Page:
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D.C. Circuit Affirms Exclusive Jurisdiction Upon Filing of Petition for Review Under Natural Gas Act

On February 13, 2024, the U.S. Court of Appeals for the District of Columbia Circuit (D.C. Circuit) issued an opinion in Bohon v. FERC, affirming its prior holding that the Natural Gas Act (NGA) “explicitly strips district courts of jurisdiction to review a FERC certificate after a court of appeals receives the record in a suit challenging that certificate.”  The court explained that because the plaintiffs sued the Federal Energy Regulatory Commission (FERC) in federal district court after FERC’s approval of the certificate to build and operate the Mountain Valley Pipeline, LLC (Mountain Valley) project was appealed to the D.C. Circuit, the district court had no jurisdiction to hear the plaintiffs’ claims.  In the underlying case, Mountain Valley sought and obtained from FERC a certificate to build a 300-mile pipeline running from West Virginia into southern Virginia. Opponents of the pipeline sought rehearing, and when rehearing was denied, the opponents brought a petition for review before the D.C. Circuit, arguing in part that Mountain Valley could not constitutionally use the certificate to take private property for the pipeline through eminent domain. The D.C. Circuit denied the petition for review in 2019.

In 2020, the Bohons, who did not seek rehearing or join the petition for review, filed suit in federal district court raising the same constitutional arguments that had been before the D.C. Circuit in the petition for review. The district court dismissed the Bohons’ suit for lack of jurisdiction, reasoning that under § 717r(b) of the NGA, 15 U.S.C. § 717r(b), the case should have been brought directly to the D.C. Circuit or another federal court of appeals. The Bohons appealed to the D.C. Circuit, which affirmed the district court’s ruling. The Bohons then petitioned the Supreme Court for a writ of certiorari, which was granted. The Supreme Court vacated the D.C. Circuit’s judgment and remanded for further consideration, in light of a decision in Axon Enterprise, Inc. v. FTC, 598 U.S. 175 (2023) (Axon). Axon determined that constitutional challenges to federal agencies could be made not only in agency proceedings, but in U.S. courts.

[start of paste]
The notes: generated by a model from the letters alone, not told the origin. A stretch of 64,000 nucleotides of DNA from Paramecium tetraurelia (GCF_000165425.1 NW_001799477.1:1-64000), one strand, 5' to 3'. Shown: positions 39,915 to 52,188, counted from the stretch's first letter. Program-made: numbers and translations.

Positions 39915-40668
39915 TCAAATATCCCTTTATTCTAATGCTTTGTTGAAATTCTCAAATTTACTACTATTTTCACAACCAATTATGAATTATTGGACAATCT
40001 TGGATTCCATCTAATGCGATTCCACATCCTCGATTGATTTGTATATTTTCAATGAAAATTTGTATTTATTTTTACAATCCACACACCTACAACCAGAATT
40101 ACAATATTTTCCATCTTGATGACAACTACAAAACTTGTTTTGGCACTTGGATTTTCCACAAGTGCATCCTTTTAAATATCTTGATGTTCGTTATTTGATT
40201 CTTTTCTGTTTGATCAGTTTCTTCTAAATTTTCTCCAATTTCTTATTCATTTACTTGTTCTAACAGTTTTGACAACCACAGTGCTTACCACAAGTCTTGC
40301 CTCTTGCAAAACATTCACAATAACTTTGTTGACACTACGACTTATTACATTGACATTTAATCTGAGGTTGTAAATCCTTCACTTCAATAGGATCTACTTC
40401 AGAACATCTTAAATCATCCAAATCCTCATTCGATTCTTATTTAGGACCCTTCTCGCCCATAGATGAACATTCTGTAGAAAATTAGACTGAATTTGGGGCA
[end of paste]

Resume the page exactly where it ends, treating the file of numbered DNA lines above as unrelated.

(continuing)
After reviewing the Axon decision and the parties’ briefs after remand, the D.C. Circuit reinstated its prior holding that, under § 717r(b) of the NGA, “district courts are explicitly stripped of their jurisdiction to review a FERC order once the record in a petition challenging that order is filed in a court of appeals.” The court held that even though the Bohons were not a party to the earlier petition for review of FERC’s order, the district court’s jurisdiction to hear challenges to the certificate ended once the record of FERC’s proceedings was submitted to the D.C. Circuit.

The D.C. Circuit also held that the Axon decision, which includes a three-part test to determine whether a statutory scheme implicitly strips a district court of jurisdiction, did not apply because, unlike the statute at issue in Axon, the NGA explicitly carves away jurisdiction from the district courts.